“The current extinction event began all the way back in the middle of the last ice age. [It] means that man was a killer… an “overkiller” right from the start” (Kolbert, 2014: 229).
It may not feel like it, but Kolbert’s research finds that we are experiencing an extinction of life on earth in real time. Humans will be responsible for the end of life on earth because destruction is in our evolutionary DNA.
That we are entering an age which may be the end of time for humanity is taken seriously by scientists. The International Union of Geological Sciences has struck a ‘Working Group on The ‘Anthropocene” through the Subcommission on Quaternary Stratigraphy to weigh the evidence for a formally defined geological unit. The group has formally proposed that the Anthropocene began about 1950, defined by the radioactive elements dispersed across the planet by nuclear bomb tests, but also other debris such as plastic pollution, pollution from power stations, concrete, and even the bones left by the global proliferation of the domestic chicken (The Guardian, August 29, 2016).
The evidence and experts consulted by Elizabeth Colbert support the theory that homo sapiens have initiated the next great extinction. Kolbert writes, “The current extinction has its own novel cause: not an asteroid or a massive volcanic eruption but ‘one weedy species” (p. 266). We humans are the weeds, equipped with what we call ‘intelligence’. This unique capacity may be a mutation with the capacity to wipe out all or most forms of life on earth.
Our tendency to destroy other plant and animal species is not an artifact of industrialization. This insatiable quest to dominate life forms began early in the Holocene era (9700 BC) and coincided with the expanding numbers of humans and their activities. Starting with the largest and slowest moving mammals (such as the American mastodon some 13,000 years ago), the disappearance of animals since the last ice age follows the path of human migration.
The brutality of our existence is underscored by the current status of large primates.
“Having cut down our sister species ‘ the Neanderthals and the Denisovan ‘ many generations ago, we’re now working on our first and second cousins. By the time we’re done, it’s quite possible that there will be among the great apes not a single representative left, except, that is, for us.’ (p. 225).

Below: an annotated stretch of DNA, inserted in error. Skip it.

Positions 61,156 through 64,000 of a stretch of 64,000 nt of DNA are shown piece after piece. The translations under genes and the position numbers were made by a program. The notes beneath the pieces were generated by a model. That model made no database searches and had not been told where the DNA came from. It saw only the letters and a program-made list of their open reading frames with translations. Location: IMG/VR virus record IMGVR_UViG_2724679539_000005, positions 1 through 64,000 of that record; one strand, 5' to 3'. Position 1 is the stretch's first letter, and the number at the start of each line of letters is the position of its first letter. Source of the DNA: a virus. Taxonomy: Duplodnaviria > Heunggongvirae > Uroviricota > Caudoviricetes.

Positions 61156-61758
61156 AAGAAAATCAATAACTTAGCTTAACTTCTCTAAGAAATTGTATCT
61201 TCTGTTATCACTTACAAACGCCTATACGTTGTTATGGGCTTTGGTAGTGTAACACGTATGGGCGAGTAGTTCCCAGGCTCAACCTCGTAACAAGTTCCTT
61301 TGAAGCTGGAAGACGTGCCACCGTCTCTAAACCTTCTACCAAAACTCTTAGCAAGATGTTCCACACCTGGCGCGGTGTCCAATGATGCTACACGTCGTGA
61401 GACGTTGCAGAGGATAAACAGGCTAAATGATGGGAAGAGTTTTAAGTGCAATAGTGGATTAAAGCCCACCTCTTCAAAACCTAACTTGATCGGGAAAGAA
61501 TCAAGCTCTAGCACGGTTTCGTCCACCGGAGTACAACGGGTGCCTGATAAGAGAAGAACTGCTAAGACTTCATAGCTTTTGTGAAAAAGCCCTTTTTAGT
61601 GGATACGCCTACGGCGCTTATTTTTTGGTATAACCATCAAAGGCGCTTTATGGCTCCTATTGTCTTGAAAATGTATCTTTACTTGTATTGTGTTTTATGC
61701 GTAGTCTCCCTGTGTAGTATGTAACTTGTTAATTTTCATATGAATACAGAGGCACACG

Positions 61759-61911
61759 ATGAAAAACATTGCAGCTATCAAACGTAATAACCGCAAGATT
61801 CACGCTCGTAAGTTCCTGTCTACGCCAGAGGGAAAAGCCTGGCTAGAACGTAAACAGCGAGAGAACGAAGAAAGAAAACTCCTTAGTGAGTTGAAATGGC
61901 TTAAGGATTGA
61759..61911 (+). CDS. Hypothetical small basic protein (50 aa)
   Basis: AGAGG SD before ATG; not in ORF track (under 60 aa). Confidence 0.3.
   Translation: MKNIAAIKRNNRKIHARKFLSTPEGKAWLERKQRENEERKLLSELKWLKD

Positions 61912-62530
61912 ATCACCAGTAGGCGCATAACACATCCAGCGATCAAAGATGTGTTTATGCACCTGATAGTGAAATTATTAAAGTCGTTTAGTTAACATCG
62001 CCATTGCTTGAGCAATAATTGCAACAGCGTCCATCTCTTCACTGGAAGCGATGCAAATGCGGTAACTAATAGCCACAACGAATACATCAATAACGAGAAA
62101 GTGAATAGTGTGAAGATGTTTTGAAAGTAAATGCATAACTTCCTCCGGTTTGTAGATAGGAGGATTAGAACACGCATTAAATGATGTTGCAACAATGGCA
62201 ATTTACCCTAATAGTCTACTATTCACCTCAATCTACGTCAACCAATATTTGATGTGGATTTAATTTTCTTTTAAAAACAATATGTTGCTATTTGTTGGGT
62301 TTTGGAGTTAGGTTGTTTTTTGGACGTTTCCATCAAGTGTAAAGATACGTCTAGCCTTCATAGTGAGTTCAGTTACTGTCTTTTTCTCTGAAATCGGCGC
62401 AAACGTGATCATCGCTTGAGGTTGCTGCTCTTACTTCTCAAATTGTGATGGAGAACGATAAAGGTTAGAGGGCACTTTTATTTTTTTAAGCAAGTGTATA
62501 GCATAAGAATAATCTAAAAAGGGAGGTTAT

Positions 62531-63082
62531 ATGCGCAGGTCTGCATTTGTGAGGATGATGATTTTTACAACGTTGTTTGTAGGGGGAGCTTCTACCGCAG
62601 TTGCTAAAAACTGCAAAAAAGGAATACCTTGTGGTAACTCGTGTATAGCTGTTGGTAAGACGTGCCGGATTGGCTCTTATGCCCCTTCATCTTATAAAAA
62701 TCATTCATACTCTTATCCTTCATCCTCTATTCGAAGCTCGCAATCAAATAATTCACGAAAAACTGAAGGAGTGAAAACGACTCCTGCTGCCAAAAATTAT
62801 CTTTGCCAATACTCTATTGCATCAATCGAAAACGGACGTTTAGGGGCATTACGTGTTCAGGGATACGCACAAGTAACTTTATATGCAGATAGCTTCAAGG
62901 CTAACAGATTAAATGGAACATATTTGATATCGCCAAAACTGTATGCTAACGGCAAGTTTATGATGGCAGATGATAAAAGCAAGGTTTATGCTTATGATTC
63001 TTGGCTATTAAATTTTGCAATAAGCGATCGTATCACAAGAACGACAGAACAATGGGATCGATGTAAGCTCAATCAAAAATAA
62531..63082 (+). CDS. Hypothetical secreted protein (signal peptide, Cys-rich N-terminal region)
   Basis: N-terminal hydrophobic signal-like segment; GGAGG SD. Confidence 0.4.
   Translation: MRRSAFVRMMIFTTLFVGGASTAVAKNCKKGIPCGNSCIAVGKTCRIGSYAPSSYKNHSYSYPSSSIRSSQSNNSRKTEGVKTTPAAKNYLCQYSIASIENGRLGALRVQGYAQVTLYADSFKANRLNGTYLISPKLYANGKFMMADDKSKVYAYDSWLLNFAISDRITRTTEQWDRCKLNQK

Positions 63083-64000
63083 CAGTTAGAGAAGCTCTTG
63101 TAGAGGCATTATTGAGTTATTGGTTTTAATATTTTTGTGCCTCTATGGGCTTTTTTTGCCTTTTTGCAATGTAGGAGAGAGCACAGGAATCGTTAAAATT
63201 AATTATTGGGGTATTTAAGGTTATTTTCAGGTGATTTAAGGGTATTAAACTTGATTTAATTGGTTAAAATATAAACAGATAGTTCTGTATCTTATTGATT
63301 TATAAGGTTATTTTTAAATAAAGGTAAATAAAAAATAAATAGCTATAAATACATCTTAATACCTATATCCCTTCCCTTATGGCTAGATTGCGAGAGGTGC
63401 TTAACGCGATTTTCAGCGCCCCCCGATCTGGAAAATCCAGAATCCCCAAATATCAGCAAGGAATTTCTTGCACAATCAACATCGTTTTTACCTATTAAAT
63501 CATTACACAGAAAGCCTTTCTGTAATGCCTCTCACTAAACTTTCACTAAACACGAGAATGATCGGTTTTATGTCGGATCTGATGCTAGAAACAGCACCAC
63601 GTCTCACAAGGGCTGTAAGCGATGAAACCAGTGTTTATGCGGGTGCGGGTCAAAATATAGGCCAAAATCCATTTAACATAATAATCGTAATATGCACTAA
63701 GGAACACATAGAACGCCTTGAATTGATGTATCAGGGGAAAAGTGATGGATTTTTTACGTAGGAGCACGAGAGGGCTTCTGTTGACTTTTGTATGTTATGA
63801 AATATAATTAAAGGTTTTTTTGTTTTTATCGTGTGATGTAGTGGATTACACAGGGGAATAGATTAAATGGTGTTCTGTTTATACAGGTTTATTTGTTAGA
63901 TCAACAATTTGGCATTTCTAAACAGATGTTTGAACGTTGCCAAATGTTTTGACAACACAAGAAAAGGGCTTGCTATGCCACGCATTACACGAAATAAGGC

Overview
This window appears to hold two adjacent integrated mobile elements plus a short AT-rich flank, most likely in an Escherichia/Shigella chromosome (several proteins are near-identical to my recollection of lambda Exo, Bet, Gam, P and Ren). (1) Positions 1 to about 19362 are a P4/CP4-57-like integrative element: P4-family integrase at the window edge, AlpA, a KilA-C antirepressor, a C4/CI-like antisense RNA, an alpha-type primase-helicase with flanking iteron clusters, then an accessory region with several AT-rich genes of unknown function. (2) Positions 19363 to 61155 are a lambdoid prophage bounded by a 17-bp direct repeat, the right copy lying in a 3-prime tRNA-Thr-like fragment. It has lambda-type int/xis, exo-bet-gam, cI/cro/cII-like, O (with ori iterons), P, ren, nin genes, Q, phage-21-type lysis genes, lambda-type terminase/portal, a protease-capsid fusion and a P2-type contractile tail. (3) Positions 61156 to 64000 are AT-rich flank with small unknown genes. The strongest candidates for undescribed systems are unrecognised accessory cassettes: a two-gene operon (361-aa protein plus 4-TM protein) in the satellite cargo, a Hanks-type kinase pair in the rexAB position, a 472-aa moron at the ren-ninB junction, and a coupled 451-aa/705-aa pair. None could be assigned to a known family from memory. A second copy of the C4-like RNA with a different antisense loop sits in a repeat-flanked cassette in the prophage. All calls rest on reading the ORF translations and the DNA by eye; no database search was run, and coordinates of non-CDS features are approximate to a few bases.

We wiped out our Neanderthal competitors, but not before reproducing with them and leaving vestiges of their DNA in the human genome.
Evolutionary theory holds that humanity has no special status, something which our cultural anthropocentrism denies. Although philosophy and religion fantasize that humankind is existentially unique, man’s impact on the world’s biodiversity is an outcome of a particular mutation: the selfish desire to transform the natural habitat for reasons which go beyond satisfying survival needs. Unlike other mammals, we destroy the habitats of other plants and animals, a practice that will wipe out the conditions for our own survival.
Just you may be ready to concede that we are indeed living in the end of times, and our children will witness an environmental apocalypse, Kolbert abruptly turns optimistic and quotes a conservation expert from Alaska: “People have to have hope. I have to have hope. It’s what keeps us going.”
Regrettably, the evidence from our history of rapacious destruction weighs heavily against her final words. Perhaps she felt a need to end the book on a positive note, however, the current spectre of climate denialists occupying key government positions in the United States and elsewhere in the world leaves little room for optimism.
The value in her narrative is how the concept of the Anthropocene may be used by a broad range of environmental activists to dramatize the urgency of the need for immediate and far-reaching changes about how we live and consume. That would take a revolution against the legal status of the corporatism (especially ‘limited liability’), capitalist values and practices, the influence of elites in crafting legislation which facilitate profiteering from resource extraction, and the media which is powerfully influenced by those with money and power.
While I can’t blame the author for not delving into the enablers and facilitators of the impending Anthropocene, we are not told about the larger structural, global forces which cause the conditions which she describes. For that type of analysis and critique, readers would benefit from Ian Angus’s (2016) book, Facing the Anthropocene: Fossil Capitalism and the Crisis of the Earth System.
The Sixth Extinction: An Unnatural History, Elizabeth Kolbert, 2014. Henry Holt and Company, New York.